In Kenya’s rural communities the word “single” before mother turns something cherished into a burden. Most single mothers struggle to earn money, live far below the poverty line, and are often treated as pariahs in their communities. Despite these significant challenges, providing and caring for their children is their top priority. Peace Corps Volunteer, Teneasha Pierson, shares her thoughts after leading a malaria prevention training with the Elewana Education Project in Western Kenya.
In my opinion, prevention education hasn’t had the impact on behavior change necessary to reduce the burden of malaria in Kenya. Aren’t we at the point of realizing the need to change our strategy? Moving forward, our prevention strategy needs to strike an emotional cord. These women, the 22 single mother participants in a camp in Western Kenya, were the first group for whom I implemented a new prevention strategy. My goal was to lead them through conversation to the health decisions they should make by connecting their life and circumstances to the need of healthy behavior change.
I started the conversation learning about the women, their background, their goals, and their current concerns. I asked them about gender norms in romantic relationships and with their families. I asked them about their health and their experiences with malaria. I asked them about their plans immediately after the camp and in the coming months. I asked how their health decisions would affect their future goals.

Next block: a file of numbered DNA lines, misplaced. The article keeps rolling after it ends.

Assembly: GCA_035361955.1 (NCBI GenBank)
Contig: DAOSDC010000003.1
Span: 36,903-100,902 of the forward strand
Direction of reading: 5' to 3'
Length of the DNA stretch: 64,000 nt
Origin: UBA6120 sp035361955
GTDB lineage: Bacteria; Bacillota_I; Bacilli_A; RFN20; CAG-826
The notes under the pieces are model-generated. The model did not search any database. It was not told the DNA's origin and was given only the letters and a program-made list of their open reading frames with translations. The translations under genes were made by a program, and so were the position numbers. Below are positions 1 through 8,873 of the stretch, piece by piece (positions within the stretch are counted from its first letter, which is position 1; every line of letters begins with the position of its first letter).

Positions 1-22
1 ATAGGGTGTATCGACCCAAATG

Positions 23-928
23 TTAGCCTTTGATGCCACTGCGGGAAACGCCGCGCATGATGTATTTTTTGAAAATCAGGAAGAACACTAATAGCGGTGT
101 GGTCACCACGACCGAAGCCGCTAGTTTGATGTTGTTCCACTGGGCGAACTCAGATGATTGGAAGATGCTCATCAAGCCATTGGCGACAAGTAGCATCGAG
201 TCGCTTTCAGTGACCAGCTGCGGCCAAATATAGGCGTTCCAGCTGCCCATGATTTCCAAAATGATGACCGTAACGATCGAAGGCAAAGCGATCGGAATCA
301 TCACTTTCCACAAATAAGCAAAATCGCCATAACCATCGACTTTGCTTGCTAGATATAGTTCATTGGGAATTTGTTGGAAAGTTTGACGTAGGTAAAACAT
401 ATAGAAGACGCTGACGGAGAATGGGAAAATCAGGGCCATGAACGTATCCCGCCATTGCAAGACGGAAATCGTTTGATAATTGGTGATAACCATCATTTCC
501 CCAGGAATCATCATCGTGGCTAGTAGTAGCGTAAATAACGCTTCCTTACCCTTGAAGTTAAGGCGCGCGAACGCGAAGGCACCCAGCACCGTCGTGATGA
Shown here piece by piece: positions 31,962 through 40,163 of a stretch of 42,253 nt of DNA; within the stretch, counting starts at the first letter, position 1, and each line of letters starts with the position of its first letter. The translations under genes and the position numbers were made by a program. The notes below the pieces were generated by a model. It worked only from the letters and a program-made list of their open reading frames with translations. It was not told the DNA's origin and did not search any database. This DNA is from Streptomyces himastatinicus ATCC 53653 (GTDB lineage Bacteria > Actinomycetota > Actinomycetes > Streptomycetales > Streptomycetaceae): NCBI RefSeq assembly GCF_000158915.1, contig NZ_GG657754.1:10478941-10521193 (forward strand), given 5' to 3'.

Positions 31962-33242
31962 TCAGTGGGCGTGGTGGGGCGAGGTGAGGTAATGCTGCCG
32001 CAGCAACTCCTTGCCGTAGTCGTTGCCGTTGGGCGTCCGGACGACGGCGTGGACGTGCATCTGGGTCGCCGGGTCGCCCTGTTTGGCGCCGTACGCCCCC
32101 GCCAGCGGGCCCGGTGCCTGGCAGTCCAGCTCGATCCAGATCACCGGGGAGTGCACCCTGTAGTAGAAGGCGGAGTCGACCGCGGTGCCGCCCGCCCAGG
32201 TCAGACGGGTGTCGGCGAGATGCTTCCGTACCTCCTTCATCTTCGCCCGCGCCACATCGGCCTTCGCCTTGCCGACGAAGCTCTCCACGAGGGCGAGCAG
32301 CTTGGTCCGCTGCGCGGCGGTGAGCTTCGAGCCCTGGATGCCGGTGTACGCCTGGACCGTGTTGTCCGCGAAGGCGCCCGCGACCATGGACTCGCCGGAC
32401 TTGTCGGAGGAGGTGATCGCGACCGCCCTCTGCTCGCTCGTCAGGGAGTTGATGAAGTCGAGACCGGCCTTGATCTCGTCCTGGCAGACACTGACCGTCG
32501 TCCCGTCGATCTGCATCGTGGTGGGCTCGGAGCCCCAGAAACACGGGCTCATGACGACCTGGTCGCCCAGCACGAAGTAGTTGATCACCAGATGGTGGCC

I learned that many of their decisions were driven by gaining financial security, even if was in the extreme short-term. I learned that it was often difficult to decline acts initiated by men who were providing financial support. I learned there was a lack of education transfer for women in their communities who made similar decisions in previous generations.
The conclusion of the training was focused on creating a support group where they made a commitment to hold each other accountable to the promises they’ve made to help ensure they keep themselves, their children, their families and their community healthy. While it’s too early to tell, I hope this new approach will increase the percentage of behavior change in malaria prevention methods.